|Body Style||4-Door Sedan|
|Weight||2800 - 3100 lb|
|Transmissions||5-Speed Manual, FWD|
3-Speed Automatic, FWD
4-Speed Automatic, FWD
|Engines||2.2L (135 cid) Turbo I4 (1991-1992)|
2.5L (153 cid) I4 (1989-1995)
2.5L (153 cid) Turbo I4 (1989-1992)
3.0L (181 cid) V6 (1989-1995)
Using an old AMC nameplate, the Dodge Spirit, along with the Plymouth Acclaim and the latest car (among numerous) to use the Chrysler LeBaron name, were all introduced in 1989 to replace the previous Aries, Reliant and LeBaron respectively. They were built on the old K-car platform but were stretched 3 inches. These were more modern and comfortable than the outgoing K-cars they replaced, and offered options such as turbocharged and V6 engines that the previous offerings did not (except the previous LeBaron, which did offer a turbo option). The LeBaron was of course the more upscale of the three, whereas the Acclaim was offered as more of a value-for-the-money model, with the Spirit right in between. The Spirit and Acclaim would be offered through the 1994 model year and 1995 as a fleet model only (except the LeBaron) to be replaced by the Stratus and Breeze. The LeBaron would be offered through 1995 to be replaced by the Cirrus. This report covers the Spirit, Acclaim and LeBaron except where noted.
Here's a rundown from year to year:
1989-1995[edit | edit source]
The 1989 Spirit/Acclaim/LeBaron were offered in base, LE and ES trim, with the 100 hp 2.5L I4 as the base engine. Optional were the 150 hp turbo 2.5L I4, or the Mitsubishi-built 141 hp 3.0L V6. Transmission choices were a 5-speed manual (available on I4 engines), a 3-speed automatic on the 4-cylinders and a 4-speed automatic on the V6. Virtually all car magazines and owners alike praised the Spirit for being a much better built and surefoooted car than the Aries ever was, and ended up as a solid contender to the Ford Tempo and Chevrolet Corsica, and even compared favorably with the contemporary Nissan Stanzas and Toyota Corollas of the day. Chrysler made no real changes to the Spirit, Acclaim or LeBaron in 1990 other than the usual new color choices, and a standard driver-side airbag.
1991 proved to be an interesting one for the Spirit. A new model was introduced, the R/T, using a classic Dodge badge from years past. The R/T used a 224 hp DOHC turbo 2.2L I4 engine, had 205/60R15 tires, a mandatory 5-speed manual transmission, and was available only in red or white. Car and Driver magazine pitted a Spirit R/T against a Chevrolet Lumina Z34 and a Ford Taurus SHO in a comparison test, and the Spirit trounced them all in the 0-60 and 1/4 mile tests. Capable of 0-60 in a mere 5.8 seconds (still very respectable even by today's standards), Car and Driver claimed "unless you're piloting a Corvette ZR-1 or a cruise missile, you'd do well to lay low if a Spirit R/T rolls along side you at a stoplight". Only 1208 were sold this year. The R/T package was not available on the Acclaim or LeBaron. All other Spirit models and drivetrains remained the same as years previous.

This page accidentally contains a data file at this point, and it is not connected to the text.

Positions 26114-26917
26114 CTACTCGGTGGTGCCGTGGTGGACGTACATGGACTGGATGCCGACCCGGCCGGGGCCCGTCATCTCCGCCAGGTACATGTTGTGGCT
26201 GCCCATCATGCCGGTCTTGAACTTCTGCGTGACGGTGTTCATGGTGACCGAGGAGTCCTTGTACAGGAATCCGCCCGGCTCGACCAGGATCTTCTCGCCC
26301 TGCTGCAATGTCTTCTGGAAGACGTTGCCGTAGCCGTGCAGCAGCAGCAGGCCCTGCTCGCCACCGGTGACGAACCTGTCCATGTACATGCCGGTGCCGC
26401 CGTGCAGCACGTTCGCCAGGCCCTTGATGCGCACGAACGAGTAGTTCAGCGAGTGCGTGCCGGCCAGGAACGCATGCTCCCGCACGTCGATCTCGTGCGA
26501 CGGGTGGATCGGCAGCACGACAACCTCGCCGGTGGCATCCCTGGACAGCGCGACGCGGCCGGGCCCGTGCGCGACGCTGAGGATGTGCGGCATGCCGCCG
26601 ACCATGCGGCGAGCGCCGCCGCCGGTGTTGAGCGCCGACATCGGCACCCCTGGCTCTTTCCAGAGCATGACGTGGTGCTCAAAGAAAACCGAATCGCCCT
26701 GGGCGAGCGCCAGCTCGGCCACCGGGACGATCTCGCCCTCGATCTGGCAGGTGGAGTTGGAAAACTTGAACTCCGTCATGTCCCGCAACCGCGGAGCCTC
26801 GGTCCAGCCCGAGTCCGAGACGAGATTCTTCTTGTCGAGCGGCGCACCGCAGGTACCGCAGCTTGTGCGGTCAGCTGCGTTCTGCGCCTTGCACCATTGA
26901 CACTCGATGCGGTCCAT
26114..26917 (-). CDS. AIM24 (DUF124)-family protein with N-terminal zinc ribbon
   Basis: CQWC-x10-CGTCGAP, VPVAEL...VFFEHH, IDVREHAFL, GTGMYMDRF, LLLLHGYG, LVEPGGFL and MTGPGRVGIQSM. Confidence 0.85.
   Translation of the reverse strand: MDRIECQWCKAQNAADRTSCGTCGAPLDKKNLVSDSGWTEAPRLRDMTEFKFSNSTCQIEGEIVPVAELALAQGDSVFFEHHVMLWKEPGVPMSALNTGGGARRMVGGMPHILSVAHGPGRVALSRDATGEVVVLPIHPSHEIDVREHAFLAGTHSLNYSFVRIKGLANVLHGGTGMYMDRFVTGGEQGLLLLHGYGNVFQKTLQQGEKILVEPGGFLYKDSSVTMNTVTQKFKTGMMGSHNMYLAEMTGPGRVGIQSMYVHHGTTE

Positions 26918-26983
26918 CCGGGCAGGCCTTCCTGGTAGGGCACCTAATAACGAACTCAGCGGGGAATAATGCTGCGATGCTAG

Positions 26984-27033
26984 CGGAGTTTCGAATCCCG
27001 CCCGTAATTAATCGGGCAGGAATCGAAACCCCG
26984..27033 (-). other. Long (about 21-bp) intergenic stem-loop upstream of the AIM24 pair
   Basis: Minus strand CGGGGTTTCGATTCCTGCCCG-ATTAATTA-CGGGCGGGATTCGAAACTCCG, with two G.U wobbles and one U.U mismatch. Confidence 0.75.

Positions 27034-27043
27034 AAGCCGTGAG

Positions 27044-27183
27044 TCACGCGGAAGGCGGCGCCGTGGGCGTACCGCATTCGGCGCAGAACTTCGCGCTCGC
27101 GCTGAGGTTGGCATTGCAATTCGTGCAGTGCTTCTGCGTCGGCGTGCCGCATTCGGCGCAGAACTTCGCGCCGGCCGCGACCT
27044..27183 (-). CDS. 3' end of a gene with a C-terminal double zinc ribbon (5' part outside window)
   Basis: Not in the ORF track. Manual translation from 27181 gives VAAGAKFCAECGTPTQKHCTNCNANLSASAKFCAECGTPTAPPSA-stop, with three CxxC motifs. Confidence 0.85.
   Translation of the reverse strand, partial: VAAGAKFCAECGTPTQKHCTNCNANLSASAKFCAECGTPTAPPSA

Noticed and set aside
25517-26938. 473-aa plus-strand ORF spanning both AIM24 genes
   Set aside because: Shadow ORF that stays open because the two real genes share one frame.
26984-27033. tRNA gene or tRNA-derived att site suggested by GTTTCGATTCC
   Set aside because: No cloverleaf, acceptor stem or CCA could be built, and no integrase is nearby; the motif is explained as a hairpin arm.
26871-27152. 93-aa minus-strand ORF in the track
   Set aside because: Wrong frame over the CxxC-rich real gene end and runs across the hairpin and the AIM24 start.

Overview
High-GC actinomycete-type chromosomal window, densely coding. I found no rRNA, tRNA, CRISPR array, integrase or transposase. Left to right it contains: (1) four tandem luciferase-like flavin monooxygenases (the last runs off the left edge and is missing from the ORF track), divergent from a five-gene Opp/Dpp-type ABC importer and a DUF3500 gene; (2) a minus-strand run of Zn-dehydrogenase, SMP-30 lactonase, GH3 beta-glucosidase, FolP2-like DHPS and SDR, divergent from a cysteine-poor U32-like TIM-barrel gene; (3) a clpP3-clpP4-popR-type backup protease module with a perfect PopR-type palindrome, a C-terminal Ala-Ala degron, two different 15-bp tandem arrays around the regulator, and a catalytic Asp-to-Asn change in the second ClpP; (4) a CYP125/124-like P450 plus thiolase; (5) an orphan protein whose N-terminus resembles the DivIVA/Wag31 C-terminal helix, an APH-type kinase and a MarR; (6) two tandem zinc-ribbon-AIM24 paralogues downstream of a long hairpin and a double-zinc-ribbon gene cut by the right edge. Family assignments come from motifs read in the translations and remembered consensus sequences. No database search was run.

In 1992, the blistering R/T continued for one more year, with a limited production of 191 cars, with silver added to the color option list. No changes were made to any of the other models. In 1992 through 1995, Chrysler offered flexible-fuel vehicles (FFV) of the Dodge Spirit and Plymouth Acclaim. Some Chrysler minivans were likewise offered flexible-fuel versions at that time. This was an answer to the Federal Energy Policy Act of 1992 (EPACT).
This was the first production year that Dodge offered “flexible-fuel” vehicles to the public. The 2.5L I4 engine was equipped with fuel sensors that automatically adjusted to the fuel in the system. These engines adapted to run on unleaded gasoline or a blend of gas and methanol. (M85 Fuel is a mixture of 85% methanol and 15% premium unleaded gas used to power flex-fuel vehicles.)
Using the "M85" blended fuel, the engine produced 106 horsepower and delivered 145 pound-feet of torque at 2400 rpm, compared to only 135 pound-feet using unleaded gasoline. This Chrysler sensor pioneered flex-fuel capability in cars in that era and for years following.
The wild-child Spirit R/T was gone for 1993, and the Spirit got back to normal again. Base, SE and LE models continued. No changes were made to any of the previous drivetrain choices, but all cars received a new taillight design this year that stretched all the way across the rear of the car. There were no changes in 1994 to the Spirit, Acclaim or LeBaron in what was to be their final model year. The Spirit and Acclaim were offered only as fleet models in 1995, but the LeBaron would still be offered to the general public that year. The Spirit and LeBaron were superceded by the Dodge Stratus, Chrysler Cirrus that same year, but the Acclaim's replacement, the Plymouth Breeze, would not be introduced until 1996.
Main Competitors[edit | edit source]
- Buick Skylark
- Chevrolet Corsica
- Ford Tempo
- Honda Accord
- Mazda 626
- Mercury Topaz
- Nissan Stanza
- Oldsmobile Calais/Achieva
- Pontiac Grand Am
- Subaru Loyale/Impreza
- Toyota Camry
- Volkswagen Jetta